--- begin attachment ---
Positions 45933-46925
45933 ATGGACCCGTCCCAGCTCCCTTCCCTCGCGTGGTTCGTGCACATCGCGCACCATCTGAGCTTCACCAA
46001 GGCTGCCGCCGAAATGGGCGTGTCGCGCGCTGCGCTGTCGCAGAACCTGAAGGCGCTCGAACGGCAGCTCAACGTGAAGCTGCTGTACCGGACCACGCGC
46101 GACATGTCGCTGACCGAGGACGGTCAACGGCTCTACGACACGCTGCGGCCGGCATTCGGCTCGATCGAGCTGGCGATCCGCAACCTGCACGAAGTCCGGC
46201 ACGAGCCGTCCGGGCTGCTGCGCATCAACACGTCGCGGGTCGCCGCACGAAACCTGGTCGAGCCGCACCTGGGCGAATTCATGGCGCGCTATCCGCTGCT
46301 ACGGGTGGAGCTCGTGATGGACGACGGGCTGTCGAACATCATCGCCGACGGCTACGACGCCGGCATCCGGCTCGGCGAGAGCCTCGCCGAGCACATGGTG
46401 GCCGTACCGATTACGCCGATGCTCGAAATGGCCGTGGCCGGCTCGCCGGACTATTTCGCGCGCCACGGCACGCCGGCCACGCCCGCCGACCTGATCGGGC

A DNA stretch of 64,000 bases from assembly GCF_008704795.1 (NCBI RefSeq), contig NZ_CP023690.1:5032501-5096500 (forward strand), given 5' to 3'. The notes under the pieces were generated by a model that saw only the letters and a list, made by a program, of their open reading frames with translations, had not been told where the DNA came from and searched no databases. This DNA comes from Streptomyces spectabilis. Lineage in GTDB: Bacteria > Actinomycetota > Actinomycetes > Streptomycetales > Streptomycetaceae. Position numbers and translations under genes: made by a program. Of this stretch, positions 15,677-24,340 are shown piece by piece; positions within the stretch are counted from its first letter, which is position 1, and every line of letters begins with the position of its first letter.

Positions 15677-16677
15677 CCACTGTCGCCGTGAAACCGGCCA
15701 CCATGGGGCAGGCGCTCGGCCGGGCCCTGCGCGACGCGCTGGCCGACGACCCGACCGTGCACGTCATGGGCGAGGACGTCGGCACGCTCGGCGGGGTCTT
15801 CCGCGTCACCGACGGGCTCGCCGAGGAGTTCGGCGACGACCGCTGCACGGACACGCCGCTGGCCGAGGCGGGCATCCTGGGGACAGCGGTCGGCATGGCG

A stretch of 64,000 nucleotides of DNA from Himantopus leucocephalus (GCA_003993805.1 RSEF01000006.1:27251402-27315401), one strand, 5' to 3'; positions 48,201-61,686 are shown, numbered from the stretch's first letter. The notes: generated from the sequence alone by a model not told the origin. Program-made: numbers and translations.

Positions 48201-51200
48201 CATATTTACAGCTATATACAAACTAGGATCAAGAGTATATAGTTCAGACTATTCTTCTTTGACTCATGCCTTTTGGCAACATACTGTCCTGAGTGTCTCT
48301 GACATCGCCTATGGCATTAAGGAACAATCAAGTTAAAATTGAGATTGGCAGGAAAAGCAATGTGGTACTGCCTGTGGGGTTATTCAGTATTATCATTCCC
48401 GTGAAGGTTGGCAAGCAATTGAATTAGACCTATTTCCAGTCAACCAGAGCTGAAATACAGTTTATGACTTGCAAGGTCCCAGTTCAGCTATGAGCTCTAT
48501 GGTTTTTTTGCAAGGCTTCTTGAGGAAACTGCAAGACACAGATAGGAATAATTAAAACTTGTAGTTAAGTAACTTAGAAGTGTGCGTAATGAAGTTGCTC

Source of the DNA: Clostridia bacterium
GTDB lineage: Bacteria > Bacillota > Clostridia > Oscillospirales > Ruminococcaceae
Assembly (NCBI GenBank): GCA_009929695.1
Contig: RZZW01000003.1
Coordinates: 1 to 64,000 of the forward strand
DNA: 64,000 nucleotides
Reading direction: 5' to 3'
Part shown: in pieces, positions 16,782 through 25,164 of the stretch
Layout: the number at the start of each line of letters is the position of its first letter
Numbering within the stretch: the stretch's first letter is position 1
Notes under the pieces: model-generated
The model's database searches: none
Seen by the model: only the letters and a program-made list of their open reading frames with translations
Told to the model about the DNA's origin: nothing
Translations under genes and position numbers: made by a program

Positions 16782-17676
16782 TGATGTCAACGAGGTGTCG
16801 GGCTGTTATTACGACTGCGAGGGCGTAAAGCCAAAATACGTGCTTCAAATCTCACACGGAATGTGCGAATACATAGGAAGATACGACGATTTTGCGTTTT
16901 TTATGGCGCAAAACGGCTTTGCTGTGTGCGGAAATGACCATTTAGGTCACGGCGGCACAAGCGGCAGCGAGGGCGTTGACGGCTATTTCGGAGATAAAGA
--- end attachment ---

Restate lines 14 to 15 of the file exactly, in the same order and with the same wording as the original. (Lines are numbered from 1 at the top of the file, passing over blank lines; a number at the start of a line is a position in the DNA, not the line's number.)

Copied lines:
Positions 48201-51200
48201 CATATTTACAGCTATATACAAACTAGGATCAAGAGTATATAGTTCAGACTATTCTTCTTTGACTCATGCCTTTTGGCAACATACTGTCCTGAGTGTCTCT